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West Point Victory: Black Knights 14 – Midshipmen 13

Wednesday, January 03, 2018

As hundreds of West Point cadets poured out from the stands onto a snow-covered Lincoln Financial Field in Philadelphia, Pa., following a 14-13 triumph over Navy, Army celebrated perhaps a turning point in the storied 118-year rivalry between the two schools.

For West Point’s Class of 2018, being a part of the football tradition that shifted the rivalry in Army’s favor after losing 14 straight to the midshipmen made the victory sweeter, said Cadet Vincent Hale.

Army (9-3) has now won two straight over Navy (6-6), after last season’s 21-17 victory in Baltimore.

With the one-point victory, the Army also regained possession of the Commander-in-Chief’s Trophy for the first time since 1996.

Before the game started, football players rushed to the stands to greet fellow classmates, many of whom they attend classes and take part in drills with on a daily basis.

“The football team acts as an extension of us,” said Hale, who will commission in May as a field artillery officer.

The weight of the annual contest was not lost on Army’s seniors. Cadet Sam Crump, who will commission as a quartermaster, said the annual tradition continues to unite cadets.

“It’s better than Christmas,” Crump said. “I look forward to this more than 99 percent of the year. For people to sit in this seat and be lucky enough to view this game, it is an absolute blessing. I cannot think of a better experience with 4,000 of your closest friends.”

After pounding their way to a 7-0 lead early in the first quarter, Army trailed the midshipmen for most of the contest. Navy led 13-7 before a late run by senior running back John Trainor put Army at the one half yard line. Senior quarterback Ahmad Bradshaw, behind a smothering effort by the Black Knights’ offensive line, scored the winning touchdown to put Army ahead.

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Army quarterback Ahmad Bradshaw and Army coach Jeff Monken raise up the Commander-in-Chief’s Trophy at the Army-Navy Game. Army beat Navy for the second straight year, 14-13. (U.S. Army photo by John Martinez)

“It was just a quarterback sneak,” Bradshaw said. “I don’t think I would’ve gotten in without my fullback and offensive line.” More than 68,000 spectators, including 4,000 West Point cadets, braved frigid temperatures and snow to attend the game.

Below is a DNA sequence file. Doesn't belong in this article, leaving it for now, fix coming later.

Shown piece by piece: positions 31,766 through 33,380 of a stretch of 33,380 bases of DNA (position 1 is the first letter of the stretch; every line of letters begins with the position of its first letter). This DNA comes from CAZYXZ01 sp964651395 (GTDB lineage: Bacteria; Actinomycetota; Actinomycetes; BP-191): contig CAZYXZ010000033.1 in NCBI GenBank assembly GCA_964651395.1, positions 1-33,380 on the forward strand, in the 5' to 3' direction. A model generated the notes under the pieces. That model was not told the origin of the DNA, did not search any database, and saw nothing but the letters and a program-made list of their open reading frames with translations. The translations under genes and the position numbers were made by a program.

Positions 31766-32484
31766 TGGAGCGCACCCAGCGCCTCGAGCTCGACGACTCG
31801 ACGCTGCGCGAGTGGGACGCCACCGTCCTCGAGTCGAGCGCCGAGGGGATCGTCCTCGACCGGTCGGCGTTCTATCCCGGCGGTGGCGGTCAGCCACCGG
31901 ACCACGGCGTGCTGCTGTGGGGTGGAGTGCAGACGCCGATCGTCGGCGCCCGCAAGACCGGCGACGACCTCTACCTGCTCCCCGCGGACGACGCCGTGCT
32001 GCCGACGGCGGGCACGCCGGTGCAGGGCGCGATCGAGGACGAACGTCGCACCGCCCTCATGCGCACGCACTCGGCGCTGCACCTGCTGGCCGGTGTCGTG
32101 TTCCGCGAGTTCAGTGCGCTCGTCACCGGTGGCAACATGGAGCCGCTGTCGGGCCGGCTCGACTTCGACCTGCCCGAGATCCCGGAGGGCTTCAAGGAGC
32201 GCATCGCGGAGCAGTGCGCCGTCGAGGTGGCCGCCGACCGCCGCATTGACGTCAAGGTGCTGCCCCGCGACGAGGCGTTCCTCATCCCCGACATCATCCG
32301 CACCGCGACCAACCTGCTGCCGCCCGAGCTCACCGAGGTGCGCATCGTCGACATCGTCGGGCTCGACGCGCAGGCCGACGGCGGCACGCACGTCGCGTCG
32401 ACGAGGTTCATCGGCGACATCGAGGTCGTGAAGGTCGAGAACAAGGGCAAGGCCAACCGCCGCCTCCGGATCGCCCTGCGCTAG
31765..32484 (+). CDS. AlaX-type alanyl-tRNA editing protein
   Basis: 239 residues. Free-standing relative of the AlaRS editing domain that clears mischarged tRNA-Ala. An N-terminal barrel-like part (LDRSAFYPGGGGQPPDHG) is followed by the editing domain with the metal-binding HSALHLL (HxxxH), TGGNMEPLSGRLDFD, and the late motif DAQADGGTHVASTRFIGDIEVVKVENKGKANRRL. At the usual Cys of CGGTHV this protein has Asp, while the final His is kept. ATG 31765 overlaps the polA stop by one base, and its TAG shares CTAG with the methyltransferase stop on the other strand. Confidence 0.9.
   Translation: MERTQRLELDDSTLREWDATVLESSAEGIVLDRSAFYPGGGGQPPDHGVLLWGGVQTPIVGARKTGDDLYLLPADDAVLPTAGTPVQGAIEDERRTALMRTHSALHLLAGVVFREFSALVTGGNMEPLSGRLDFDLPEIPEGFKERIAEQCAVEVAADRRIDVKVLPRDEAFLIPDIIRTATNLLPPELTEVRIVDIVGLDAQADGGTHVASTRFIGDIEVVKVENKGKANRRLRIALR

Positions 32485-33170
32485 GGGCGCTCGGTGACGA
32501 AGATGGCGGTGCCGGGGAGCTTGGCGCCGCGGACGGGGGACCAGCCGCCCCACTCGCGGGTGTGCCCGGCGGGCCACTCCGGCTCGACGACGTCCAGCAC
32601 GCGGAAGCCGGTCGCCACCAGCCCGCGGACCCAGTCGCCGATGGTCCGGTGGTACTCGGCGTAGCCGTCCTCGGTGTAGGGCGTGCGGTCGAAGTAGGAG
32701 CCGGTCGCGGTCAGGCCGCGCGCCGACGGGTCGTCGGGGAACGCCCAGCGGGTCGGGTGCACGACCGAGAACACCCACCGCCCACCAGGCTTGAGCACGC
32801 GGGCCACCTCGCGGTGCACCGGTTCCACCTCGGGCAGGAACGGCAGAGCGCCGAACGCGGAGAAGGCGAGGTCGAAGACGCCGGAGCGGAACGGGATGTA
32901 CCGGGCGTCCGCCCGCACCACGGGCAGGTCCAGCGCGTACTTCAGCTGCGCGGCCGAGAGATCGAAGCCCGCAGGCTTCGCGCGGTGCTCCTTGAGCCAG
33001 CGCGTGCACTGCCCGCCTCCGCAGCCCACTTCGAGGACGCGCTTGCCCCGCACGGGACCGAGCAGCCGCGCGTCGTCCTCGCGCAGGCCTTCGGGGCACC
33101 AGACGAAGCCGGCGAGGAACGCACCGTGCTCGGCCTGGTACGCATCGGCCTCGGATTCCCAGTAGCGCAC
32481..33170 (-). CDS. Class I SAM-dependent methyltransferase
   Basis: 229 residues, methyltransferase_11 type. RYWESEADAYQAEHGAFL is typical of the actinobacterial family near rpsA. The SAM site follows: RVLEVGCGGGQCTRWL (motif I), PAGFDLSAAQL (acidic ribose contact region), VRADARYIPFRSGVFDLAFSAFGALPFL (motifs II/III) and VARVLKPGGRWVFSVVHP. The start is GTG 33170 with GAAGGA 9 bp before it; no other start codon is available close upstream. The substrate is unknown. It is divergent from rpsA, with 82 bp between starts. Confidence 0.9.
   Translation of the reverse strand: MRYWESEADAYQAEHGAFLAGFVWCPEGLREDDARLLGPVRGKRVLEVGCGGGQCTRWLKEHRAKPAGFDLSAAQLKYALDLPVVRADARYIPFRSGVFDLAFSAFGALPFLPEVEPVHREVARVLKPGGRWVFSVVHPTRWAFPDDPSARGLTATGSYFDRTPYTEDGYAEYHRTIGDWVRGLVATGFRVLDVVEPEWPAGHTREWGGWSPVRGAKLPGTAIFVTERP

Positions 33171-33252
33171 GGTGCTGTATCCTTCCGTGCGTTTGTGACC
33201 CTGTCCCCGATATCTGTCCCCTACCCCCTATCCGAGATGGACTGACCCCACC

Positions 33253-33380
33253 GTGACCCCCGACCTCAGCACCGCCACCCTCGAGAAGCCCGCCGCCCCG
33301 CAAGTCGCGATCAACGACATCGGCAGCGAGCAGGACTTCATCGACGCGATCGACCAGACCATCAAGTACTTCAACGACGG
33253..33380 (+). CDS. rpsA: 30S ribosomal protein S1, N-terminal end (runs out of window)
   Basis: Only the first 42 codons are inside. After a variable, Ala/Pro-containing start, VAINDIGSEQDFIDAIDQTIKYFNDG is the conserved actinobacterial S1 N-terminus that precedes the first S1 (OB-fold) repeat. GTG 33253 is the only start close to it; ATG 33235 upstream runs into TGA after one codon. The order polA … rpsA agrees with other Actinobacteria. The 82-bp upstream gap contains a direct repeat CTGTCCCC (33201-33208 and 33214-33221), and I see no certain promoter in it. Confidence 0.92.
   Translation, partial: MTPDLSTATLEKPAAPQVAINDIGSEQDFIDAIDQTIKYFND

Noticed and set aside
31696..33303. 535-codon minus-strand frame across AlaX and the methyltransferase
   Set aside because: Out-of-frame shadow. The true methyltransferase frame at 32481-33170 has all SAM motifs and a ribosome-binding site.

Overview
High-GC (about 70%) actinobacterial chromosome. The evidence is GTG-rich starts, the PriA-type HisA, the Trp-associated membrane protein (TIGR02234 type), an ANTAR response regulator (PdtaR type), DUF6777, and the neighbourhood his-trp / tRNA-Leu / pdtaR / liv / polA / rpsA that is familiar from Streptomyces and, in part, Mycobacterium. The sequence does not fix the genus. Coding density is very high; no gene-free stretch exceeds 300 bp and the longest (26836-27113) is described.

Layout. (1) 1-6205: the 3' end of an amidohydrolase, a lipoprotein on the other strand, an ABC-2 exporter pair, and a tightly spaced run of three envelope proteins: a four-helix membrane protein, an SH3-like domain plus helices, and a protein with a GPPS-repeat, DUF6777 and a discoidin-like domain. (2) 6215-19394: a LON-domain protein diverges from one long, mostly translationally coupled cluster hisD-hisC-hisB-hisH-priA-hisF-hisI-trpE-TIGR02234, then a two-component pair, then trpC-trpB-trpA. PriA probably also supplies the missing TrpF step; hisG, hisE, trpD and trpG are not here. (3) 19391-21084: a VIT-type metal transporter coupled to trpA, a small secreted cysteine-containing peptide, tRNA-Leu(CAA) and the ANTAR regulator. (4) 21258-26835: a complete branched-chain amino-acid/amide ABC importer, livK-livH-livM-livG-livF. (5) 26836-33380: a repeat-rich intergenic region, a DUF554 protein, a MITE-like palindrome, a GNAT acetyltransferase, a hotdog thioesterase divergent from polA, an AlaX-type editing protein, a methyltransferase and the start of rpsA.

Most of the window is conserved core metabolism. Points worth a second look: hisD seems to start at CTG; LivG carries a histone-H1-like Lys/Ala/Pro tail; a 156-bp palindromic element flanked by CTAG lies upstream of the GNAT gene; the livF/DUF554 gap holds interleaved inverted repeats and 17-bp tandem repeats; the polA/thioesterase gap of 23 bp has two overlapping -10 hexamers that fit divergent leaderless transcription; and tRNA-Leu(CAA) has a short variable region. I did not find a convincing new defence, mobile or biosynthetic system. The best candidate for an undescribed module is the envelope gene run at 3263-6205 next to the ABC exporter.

While most cadets attend the contest each year, Lt. Col. Britt Erslev, a regimental tactical officer who mentors and coaches cadets at West Point, was attending her first Army-Navy game.

“It’s a very historic game and it’s a great opportunity to carry on the rivalry,” she said. “But it also shows that we’re united at the same time.”

West Point cadets agreed that camaraderie runs strong between the two branches. That camaraderie is exemplified during the annual “prisoner exchange” that happens during the game.

At the exchange, West Point cadets who had been attending a semester of school at the U.S. Naval Academy, and midshipmen who had been attending a semester of school at the U.S. Military Academy, are symbolically returned to their own service. The exchange is symbolic because students won’t actually return to their own campuses until January.

“For us this game is a really great rivalry because it’s really the two biggest services duking it out,” said Cadet Nicholas Miller. “But in the future we’re basically going to be serving side by side combating U.S. enemies. To me personally, as a cadet, this is a way of just having that competitive spirit of ‘we are America and we’re the best,’ and we have to be the best in the world to fight and win the nation’s wars.”

Navy, led by Malcom Perry’s 250 rushing yards, seemingly dominated Army throughout the night.

But the Army defense, led by junior linebacker James Nachtigal (11 tackles) stiffened at the crucial moments. Navy threatened the Army defense one final time, but junior kicker Bennett Moerhing’s kick missed wide as time expired.

Army coach Jeff Monken said he noticed a stronger bond among Army’s football players during the postgame celebration after winning the Commander-in-Chief’s Trophy.

“The brotherhood is alive in that locker room,” Monken said. “I am privileged to be a part of this team and to represent the great academy and the United States Army and for all those that serve all over the world. It is an incredible feeling.”